A bipartisan bill introduced in the U.S. Congress last week could be the key to saving children’s advocacy centers, including Floyd County’s Harbor House.
The VOCA Fix to Sustain the Crime Victims Bill would redirect federal criminal settlements from nonprosecution and deferred prosecution agreements into the Victims of Crime Act fund. They’re currently deposited into the general treasury.
According to Harbor House Executive Director Joe Costolnick, VOCA was introduced in the 1990s to facilitate funds for crime victim services.
Harbor House is a nonprofit that provides interviews and counseling to child victims of sexual and severe physical abuse. It’s one of 52 in the state alone and uses VOCA funds to pay their therapists and provide other crucial services.
“This is national funding, but it varies from state to state,” Costolnick said. “And this is relevant to us since Georgia is about to experience a cut.”
Georgia will see a 30% cut to its VOCA funding over the next few years, starting with a 10% cut at the beginning of the next fiscal year.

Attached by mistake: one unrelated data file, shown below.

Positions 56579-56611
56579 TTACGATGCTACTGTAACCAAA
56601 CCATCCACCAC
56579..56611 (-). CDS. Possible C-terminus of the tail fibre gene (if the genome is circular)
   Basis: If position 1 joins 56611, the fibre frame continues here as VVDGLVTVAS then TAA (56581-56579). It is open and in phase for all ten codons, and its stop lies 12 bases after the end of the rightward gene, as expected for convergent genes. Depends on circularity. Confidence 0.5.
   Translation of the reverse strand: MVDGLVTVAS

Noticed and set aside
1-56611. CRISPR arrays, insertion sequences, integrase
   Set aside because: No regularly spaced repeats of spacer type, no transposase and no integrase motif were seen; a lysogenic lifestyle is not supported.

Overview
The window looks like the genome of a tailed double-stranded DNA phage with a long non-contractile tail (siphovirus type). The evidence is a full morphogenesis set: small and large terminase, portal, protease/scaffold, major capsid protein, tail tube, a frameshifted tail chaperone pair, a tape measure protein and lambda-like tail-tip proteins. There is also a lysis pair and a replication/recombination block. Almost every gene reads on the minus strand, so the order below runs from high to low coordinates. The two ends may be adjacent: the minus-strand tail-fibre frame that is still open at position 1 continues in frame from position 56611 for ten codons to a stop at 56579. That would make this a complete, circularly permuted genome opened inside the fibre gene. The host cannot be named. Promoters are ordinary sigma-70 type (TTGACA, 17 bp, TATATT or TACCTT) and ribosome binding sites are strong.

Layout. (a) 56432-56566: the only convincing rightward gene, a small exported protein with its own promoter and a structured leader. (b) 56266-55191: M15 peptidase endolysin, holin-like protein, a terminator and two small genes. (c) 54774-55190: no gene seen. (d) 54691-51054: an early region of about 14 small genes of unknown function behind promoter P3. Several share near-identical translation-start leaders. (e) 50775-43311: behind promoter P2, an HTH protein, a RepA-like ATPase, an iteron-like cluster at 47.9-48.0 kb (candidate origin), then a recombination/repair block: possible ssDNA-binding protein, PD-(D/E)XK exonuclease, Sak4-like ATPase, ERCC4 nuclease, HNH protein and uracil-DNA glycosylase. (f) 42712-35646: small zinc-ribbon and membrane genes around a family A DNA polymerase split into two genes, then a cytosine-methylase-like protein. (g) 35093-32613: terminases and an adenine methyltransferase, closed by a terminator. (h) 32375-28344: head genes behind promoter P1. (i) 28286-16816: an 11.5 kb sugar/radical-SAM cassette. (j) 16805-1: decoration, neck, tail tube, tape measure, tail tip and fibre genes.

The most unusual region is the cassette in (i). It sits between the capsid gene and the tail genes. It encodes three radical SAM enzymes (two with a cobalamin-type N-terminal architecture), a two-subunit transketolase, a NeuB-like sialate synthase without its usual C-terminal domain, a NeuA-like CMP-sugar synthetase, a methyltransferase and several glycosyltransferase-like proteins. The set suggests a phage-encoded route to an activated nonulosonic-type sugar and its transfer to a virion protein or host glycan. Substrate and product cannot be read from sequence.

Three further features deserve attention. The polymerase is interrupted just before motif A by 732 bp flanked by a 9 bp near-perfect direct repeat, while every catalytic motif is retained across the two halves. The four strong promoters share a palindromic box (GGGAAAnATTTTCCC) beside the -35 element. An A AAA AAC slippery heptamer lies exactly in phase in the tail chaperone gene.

“About $2.7 million is being cut from victim services in Georgia, and that will affect domestic violence shelters, sexual assault centers, CACs and also victim witness centers,” said Sexual Assault Center of Northwest Georgia Executive Director Kimberly King.
Costolnick works closely with King. SAC provides support services and medical examinations for sexual assault victims.
“These services are crucial for the overall care and flow of not only facilitating and helping with the process of investigation ... but, from the other side, to support the victims of crime and make sure they know they have advocates on their side,” King said.
The decrease in VOCA funding comes from the change in the justice system, where judges and law enforcement are directing more people to diversion centers and providing more support for offenders, they said. This differs from hardline criminal justice approaches in the past.
While Costolnick and King support the change in the justice system, their organizations are taking an unexpected hit from it.
The nonprofits have been struggling over the past year, since the pandemic prevented them from hosting their usual in-person fundraisers.
Now that more people are coming forward about abuse they suffered while in lockdown, Harbor House and NWGA Sexual Assault Center are seeing a flood of cases.
King and Costolnick urge the community to contact U.S. Rep. Marjorie Taylor Greene and Sens. Jon Ossoff and Raphael Warnock and tell them to cosponsor the bill and vote yes when it comes time for a vote.
You can find the contact information for each elected official at usa.gov/elected-officials. Phone numbers to their offices in Washington, D.C., are: Greene, 202-225-5211; Ossoff, 202-224-3521; Warnock, 202-224-3643.